I recently took a stop over in Ho Chi Minh (or Saigon as I like to call her) on route to Thailand, we got a bargain airfare on Vietnam Airways to Bangkok out via Saigon and back via Hanoi.
Being The Travel Animal I am I couldn’t help but make a stopover, I would have loved to do the junk around Halong Bay but the weather at that time of year was too cold so we decided on 3 nights in Saigon on the way out.
The attractions in Saigon centre very much on “The Vietnam War” or “The American War” as its referred to in Vietnam,our hotel was on the same block as the War Remnants Museum so we decided on our first day to pay it a visit.
I don’t profess to be an expert on the Vietnam war, I know the basics and have seen a few films however I cant say that the portrayal of the story read well for me at the museum.
Of course in war there is suffering on both sides, yet the museum seems to play the story heavily from the Viet Cong’s point of view, I understand some of the methods deployed by the American army were totally inhumane, but i do also know that some of the tactics deployed by the Viet Cong were equally horrific, yet the museum seems to play this down or even glorify that side of the story.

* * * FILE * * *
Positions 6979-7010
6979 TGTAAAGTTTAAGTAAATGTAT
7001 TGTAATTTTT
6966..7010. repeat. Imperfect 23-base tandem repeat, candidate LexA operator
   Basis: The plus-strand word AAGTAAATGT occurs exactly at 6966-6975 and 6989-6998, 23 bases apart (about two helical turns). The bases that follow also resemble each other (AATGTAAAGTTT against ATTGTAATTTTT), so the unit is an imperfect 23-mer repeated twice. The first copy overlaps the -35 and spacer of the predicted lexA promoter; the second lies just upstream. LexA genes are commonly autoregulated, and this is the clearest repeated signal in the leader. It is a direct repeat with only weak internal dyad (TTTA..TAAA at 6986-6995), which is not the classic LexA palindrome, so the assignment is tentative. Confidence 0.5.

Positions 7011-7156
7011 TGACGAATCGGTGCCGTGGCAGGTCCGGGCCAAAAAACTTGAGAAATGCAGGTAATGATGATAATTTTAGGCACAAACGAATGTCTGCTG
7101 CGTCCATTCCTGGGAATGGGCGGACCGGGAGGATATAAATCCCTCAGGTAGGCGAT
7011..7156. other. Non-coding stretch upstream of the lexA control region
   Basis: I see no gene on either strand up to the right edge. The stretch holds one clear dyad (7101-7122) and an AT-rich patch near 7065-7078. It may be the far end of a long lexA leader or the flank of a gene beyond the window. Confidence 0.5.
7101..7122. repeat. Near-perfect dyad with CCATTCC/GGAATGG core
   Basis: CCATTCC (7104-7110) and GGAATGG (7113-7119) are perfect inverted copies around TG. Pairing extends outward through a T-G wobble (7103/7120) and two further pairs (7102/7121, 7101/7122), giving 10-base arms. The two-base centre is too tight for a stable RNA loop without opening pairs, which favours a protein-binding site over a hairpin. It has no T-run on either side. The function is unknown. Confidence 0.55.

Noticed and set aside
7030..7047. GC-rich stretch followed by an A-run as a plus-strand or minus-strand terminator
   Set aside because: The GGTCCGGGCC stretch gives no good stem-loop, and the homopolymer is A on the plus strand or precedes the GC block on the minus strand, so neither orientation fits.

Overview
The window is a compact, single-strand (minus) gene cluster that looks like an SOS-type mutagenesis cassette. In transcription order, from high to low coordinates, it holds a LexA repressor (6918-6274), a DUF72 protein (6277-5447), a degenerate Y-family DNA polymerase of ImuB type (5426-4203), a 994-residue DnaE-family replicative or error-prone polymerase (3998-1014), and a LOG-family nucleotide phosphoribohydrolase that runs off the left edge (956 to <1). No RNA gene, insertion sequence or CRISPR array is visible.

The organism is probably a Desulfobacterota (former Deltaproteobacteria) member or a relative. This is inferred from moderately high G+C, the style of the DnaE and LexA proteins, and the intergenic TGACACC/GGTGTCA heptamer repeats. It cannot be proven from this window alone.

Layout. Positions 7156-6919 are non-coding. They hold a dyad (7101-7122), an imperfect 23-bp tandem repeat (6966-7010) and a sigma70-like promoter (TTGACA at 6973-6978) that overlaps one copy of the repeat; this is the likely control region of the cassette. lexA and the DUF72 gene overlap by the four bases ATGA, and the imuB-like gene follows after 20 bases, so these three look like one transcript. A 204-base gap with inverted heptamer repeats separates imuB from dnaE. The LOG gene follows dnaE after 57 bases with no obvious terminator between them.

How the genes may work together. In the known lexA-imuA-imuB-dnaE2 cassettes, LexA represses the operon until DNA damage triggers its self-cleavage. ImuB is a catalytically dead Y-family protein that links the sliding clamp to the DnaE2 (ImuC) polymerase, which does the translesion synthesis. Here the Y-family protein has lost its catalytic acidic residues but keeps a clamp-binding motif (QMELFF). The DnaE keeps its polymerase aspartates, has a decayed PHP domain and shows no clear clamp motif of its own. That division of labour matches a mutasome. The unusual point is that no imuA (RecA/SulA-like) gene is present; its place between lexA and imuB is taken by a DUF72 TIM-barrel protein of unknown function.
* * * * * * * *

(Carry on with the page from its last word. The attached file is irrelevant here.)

You can’t help tiring of it all, after a while of walking around the exhibition reading stories of horror played out by the Americans and less and less so of the other side – And lets remember America lost this war, it becomes a bit tedious and actually you find yourself questioning the whole experience and what it is set up to achieve.
After spending the day at the museum I found myself looking at older people in their 60′s or 70′s and thinking – they saw all of that with their own eyes – they have stories they could tell, but in the same vein there are American soldiers that also have stories to tell that would be just as heart wrenching and just as poignant.
My view on war as a whole is irrelevant, we all have our opinions on whether or not “super powers” should step in to help the underdogs in worldwide political, religious or territorial situations, but as a traveler my view on war is that it is pointless, to reduce a country, its culture, its history, and its inhabitants to a pile of burning rubble with long lasting after effects is just one big waste of time energy and money.
If only we could all learn to live alongside each other and spare the suffering and destruction, the planet could be a better place. Our current world is not the planet I would be proud to represent at the Armageddon.
Later that evening we met a couple in our hotel bar and the topic of the war and the museum came up, they had been to the Cu Chi tunnels that day and described the excursion a little like a cattle run and also quite anti American.
So with a strong taste of propaganda still lingering in our mouths and the prospect of being herded from coach to tunnel we decided maybe the Ben Thanh market was our best option for a day out the following day.
Being a new travel blogger I did not really want to write about something so controversial or negative, but it is an experience I have had on my travels, and on my blogging research I cam across this post:
Amanda gives a truly appreciative account of her experience from an American’s point of view.